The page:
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age: 9 – 14

Magnifying glass near and far

While a convex lens can be used to see close-up objects magnified, distant objects appear smaller and upside down.

Learning objective

Gaining a feeling for the optical properties of convex lenses.

Observe and distinguish real and virtual images.

Convex lens
Student Task

1. Why does a magnifying glass only magnify objects close to it?

2. Project an image of the ceiling lamps onto a white paper. Next, try to project the magnified image of a mobile phone display onto paper.

Guiding Questions (if needed)

What does a lens do to the light shining through it?
› It changes its direction.

What happens to light coming from a point far from the lens?
› It is focused, meaning concentrated in one point behind the lens.

How is an image formed?
› The light coming from neighboring points of an object is focused in points next to each other. When holding a paper where these points are focused, you can see an image.

Can a lens focus light from an object that is very close to it?
› No. If the object is closer than the focal length, the light remains divergent after the lens.

But why can you see an image of a close object through a magnifying glass?
› The lens in our eye transforms these divergent rays into a real image on the retina. However, for the eye, the light, redirected by the lens, seems to come from a larger object behind the actual object – which is called a virtual image.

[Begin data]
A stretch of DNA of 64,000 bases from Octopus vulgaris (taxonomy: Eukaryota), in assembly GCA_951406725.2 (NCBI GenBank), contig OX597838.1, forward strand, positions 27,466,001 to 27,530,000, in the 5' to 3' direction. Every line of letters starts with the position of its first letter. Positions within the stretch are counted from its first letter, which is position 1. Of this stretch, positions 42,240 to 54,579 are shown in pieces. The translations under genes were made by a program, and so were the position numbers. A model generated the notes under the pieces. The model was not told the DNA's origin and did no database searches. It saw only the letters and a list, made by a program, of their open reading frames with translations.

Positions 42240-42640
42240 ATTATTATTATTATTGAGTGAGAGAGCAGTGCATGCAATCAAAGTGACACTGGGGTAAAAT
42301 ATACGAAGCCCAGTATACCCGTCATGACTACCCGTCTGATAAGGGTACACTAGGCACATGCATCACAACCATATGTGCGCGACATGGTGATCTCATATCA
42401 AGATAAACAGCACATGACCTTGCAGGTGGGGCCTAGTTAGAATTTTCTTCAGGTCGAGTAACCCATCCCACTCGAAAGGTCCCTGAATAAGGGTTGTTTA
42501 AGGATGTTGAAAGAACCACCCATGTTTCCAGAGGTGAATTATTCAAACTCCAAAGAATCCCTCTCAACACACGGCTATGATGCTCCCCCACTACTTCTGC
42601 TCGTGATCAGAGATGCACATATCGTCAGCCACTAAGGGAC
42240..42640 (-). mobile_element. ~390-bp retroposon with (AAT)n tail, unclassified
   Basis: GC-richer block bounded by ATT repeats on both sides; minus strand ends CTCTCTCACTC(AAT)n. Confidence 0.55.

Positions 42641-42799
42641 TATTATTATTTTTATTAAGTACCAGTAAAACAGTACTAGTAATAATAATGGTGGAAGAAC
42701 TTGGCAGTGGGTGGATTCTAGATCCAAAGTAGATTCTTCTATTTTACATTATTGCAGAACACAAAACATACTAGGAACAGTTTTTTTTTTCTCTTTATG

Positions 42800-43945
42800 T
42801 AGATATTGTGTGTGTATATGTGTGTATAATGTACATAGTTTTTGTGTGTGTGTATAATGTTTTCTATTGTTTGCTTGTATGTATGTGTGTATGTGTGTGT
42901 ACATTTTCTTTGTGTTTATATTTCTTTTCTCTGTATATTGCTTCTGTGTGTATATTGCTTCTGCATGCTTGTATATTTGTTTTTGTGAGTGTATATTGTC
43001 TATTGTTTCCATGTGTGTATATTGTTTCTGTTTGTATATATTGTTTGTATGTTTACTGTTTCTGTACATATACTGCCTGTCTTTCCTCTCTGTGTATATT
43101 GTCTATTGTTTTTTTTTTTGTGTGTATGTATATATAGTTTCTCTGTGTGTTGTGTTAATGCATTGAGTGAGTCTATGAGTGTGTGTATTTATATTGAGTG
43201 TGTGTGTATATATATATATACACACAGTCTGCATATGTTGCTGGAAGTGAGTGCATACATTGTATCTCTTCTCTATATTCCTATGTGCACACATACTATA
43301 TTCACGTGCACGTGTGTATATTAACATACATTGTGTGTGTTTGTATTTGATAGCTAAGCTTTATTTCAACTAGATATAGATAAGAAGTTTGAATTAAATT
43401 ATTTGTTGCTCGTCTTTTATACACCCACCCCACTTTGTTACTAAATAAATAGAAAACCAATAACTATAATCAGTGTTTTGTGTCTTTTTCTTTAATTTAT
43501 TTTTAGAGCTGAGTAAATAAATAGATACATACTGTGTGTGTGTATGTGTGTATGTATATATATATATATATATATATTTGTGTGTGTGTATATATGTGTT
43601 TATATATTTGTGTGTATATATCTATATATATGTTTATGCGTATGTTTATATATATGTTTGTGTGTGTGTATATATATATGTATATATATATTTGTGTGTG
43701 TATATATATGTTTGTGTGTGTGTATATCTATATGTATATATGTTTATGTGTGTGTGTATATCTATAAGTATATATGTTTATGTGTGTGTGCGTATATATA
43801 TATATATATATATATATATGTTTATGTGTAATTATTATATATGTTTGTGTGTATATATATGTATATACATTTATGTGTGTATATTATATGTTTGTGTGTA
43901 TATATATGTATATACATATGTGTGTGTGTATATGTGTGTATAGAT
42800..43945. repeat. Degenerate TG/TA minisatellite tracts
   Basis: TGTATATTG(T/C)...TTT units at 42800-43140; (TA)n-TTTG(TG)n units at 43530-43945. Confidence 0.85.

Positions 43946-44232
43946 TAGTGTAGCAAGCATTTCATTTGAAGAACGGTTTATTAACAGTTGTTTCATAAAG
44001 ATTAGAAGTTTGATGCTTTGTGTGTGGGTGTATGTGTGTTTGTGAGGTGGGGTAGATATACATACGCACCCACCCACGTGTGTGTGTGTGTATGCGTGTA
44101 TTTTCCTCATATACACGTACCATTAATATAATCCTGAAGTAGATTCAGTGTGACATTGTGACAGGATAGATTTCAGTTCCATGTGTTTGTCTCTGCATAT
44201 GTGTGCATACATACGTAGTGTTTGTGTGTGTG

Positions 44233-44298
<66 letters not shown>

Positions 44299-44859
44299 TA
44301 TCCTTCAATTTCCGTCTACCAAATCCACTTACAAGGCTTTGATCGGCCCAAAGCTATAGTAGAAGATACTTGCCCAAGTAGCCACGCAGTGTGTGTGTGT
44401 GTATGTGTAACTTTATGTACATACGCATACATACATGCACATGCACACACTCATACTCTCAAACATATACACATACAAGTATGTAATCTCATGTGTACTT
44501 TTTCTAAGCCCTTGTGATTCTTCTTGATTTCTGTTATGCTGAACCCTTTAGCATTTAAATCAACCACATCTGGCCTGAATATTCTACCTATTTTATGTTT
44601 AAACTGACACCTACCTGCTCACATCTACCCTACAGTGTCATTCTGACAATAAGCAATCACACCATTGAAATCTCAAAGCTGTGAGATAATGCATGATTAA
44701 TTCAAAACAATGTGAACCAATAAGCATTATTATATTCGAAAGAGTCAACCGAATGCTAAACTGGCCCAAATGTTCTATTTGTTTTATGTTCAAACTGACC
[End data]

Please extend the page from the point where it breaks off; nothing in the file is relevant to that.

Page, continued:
Students will note that nearby objects can be seen magnified, while distant objects are seen demagnified and upside-down. While it is easy to project the real image of distant objects like ceiling lamps, it is impossible to project the virtual image onto a screen without using a second lens.

In this experiment, the human eye provides this second lens and thus allows to see the virtual image as real image on the retina. Moreover, the human eye has the ability to accommodate, i.e. to adapt its focal length. For this reason, an observer will not see a sudden switching from a virtual to a real image when moving an object around the focal point of the lens. It is even possible to see magnified upside-down images without a screen, when the eye focuses on the real image of objects that are a bit less than two focal lengths before the lens.

Some time later, you could pick up the threads by asking how two lenses can be used to magnify distant objects in telescopes or photograph tiny objects with a microscope.